Writing your own PMD rules
Table of Contents

PMD is a framework to perform code analysis. You can create your own rules to check for patterns specific to your codebase, or the coding practices of your team.

How rules work: the AST

Before running rules, PMD parses the source file into a data structure called an abstract syntax tree (AST). This tree represents the syntactic structure of the code, and encodes syntactic relations between source code elements. For instance, in Java, method declarations belong to a class: in the AST, the nodes representing method declarations will be descendants of a node representing the declaration of their enclosing class. This representation is thus much richer than the original source code (which, for a program, is just a chain of characters), or the token chain produced by a lexer. For example:

Sample code (Java) AST
class Foo extends Object {

└─ CompilationUnit
   └─ TypeDeclaration
      └─ ClassDeclaration "Foo"
         ├─ ModifierList
         ├─ ExtendsList
           └─ ClassType "Object"
         └─ ClassBody

Conceptually, PMD rules work by matching a “pattern” against the AST of a file. Rules explore the AST and find nodes that satisfy some conditions that are characteristic of the specific thing the rule is trying to flag. Rules then report a violation on these nodes.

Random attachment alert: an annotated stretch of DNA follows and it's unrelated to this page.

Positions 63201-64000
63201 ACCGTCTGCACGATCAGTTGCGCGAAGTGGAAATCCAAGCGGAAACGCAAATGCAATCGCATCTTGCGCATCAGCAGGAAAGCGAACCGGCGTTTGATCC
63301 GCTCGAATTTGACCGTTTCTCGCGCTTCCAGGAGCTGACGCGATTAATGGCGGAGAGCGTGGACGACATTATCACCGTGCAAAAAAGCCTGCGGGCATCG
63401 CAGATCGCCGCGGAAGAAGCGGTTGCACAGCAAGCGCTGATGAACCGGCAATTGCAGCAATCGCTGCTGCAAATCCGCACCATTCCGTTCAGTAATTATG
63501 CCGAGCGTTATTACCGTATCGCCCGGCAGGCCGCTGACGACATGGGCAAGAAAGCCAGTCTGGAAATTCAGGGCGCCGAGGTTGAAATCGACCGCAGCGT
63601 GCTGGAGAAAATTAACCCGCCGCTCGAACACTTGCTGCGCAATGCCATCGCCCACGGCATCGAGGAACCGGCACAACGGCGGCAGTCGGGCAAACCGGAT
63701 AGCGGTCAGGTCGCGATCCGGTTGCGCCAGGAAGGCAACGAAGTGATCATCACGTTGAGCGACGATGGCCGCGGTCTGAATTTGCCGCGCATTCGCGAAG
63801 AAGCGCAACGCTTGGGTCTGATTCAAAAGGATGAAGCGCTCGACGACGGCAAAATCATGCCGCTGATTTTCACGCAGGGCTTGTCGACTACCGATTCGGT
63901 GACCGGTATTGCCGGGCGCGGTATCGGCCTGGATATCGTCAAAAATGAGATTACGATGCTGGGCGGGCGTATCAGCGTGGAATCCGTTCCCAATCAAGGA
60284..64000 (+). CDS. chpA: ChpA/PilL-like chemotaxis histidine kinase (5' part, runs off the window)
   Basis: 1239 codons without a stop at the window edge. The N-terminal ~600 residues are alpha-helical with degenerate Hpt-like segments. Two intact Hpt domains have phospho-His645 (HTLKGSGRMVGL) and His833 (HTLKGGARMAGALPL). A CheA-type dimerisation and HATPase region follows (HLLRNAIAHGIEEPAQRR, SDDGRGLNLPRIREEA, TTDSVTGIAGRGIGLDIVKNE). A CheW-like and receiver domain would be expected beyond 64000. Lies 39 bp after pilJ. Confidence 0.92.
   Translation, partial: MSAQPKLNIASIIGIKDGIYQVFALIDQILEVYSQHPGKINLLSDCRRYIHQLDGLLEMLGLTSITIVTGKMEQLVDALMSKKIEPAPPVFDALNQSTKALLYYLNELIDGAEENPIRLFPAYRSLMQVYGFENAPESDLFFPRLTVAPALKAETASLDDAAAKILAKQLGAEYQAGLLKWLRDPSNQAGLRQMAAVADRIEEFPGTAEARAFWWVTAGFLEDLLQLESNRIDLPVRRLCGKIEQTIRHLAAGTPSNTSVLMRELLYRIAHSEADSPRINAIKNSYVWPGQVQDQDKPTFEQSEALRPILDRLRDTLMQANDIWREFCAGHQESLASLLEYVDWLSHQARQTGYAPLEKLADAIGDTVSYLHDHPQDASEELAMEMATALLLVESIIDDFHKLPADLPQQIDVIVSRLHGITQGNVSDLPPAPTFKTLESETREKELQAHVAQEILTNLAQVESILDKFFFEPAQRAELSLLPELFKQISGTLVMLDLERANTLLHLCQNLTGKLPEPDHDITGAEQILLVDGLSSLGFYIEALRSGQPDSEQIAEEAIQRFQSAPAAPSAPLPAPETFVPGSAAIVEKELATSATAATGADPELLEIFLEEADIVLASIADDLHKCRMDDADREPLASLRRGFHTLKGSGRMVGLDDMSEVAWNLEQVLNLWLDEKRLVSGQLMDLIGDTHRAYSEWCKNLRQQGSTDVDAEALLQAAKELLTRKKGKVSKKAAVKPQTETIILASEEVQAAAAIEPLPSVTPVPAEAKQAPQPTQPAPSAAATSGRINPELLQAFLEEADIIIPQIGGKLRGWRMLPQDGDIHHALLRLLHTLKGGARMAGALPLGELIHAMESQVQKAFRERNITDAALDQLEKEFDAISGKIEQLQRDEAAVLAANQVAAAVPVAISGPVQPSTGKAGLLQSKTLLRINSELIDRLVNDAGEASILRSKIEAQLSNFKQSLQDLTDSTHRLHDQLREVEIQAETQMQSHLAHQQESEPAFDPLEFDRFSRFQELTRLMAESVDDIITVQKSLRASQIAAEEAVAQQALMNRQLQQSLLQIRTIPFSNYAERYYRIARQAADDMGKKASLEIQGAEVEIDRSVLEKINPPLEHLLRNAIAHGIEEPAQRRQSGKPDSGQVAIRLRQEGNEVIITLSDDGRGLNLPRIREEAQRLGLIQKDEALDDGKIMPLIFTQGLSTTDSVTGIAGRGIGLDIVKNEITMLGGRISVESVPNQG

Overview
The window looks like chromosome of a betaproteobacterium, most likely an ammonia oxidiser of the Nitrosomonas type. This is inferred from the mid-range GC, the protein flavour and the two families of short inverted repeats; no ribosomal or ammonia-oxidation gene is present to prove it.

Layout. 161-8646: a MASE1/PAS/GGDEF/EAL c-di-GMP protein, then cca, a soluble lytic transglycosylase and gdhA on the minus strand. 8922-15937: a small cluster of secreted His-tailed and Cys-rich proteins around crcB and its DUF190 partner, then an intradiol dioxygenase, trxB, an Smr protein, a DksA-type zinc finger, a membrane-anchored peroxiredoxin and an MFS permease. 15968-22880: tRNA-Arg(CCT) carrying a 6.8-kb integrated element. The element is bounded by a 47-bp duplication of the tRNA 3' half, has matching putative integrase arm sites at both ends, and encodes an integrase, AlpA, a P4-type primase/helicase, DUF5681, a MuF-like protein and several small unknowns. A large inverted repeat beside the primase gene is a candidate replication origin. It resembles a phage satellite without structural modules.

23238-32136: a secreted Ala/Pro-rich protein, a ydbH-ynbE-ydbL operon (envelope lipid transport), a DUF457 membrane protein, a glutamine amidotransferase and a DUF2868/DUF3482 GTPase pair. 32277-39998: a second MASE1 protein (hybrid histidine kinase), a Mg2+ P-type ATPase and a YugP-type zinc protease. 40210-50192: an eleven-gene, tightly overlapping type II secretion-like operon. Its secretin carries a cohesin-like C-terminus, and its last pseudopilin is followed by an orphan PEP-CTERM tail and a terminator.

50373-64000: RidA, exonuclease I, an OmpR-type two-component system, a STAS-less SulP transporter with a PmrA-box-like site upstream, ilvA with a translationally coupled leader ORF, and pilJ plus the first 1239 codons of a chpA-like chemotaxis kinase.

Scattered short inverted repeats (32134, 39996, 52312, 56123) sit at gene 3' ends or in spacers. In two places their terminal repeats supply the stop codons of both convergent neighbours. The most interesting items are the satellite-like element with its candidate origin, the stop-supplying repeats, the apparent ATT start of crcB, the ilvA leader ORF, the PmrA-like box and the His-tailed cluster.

Discovering the AST

ASTs are represented by Java classes deriving from Node. Each PMD language has its own set of such classes, and its own rules about how these classes relate to one another, based on the grammar of the language. For example, all Java AST nodes extend JavaNode.

The structure of the AST can be discovered through

Writing new rules

PMD supports two ways to define rules: using an XPath query, or using a Java visitor. XPath rules are much easier to set up, since they’re defined directly in your ruleset XML, and are expressive enough for nearly any task.

On the other hand, some parts of PMD’s API are only accessible from Java, e.g. accessing the usages of a declaration. And Java rules allow you to do some complicated processing, to which an XPath rule couldn’t scale.

In the end, choosing one strategy or the other depends on the difficulty of what your rule does. I’d advise to keep to XPath unless you have no other choice.

Note: Despite that fact, the Java rules are written in Java, any language that PMD supports can be analyzed. E.g. you can write a Java rule to analyze Apex source code.

XML rule definition

New rules must be declared in a ruleset before they’re referenced. This is the case for both XPath and Java rules. To do this, the rule element is used, but instead of mentioning the ref attribute, it mentions the class attribute, with the implementation class of your rule.

  • For Java rules: this is the concrete class extending AbstractRule (transitively)
  • For XPath rules: this is net.sourceforge.pmd.lang.rule.xpath.XPathRule.
  • For XPath rules analyzing XML-based languages: this is net.sourceforge.pmd.lang.xml.rule.DomXPathRule. See XPath rules in XML for more info.

Example for Java rule:

<rule name="MyJavaRule"

Example for XPath rule:

<rule name="MyXPathRule"
        <property name="xpath">

Resource index

To learn how to write a rule:

To go further:

  • Defining Properties describes how to make your rules more configurable with rule properties
  • Testing your Rules introduces our testing framework and how you can use it to safeguard the quality of your rule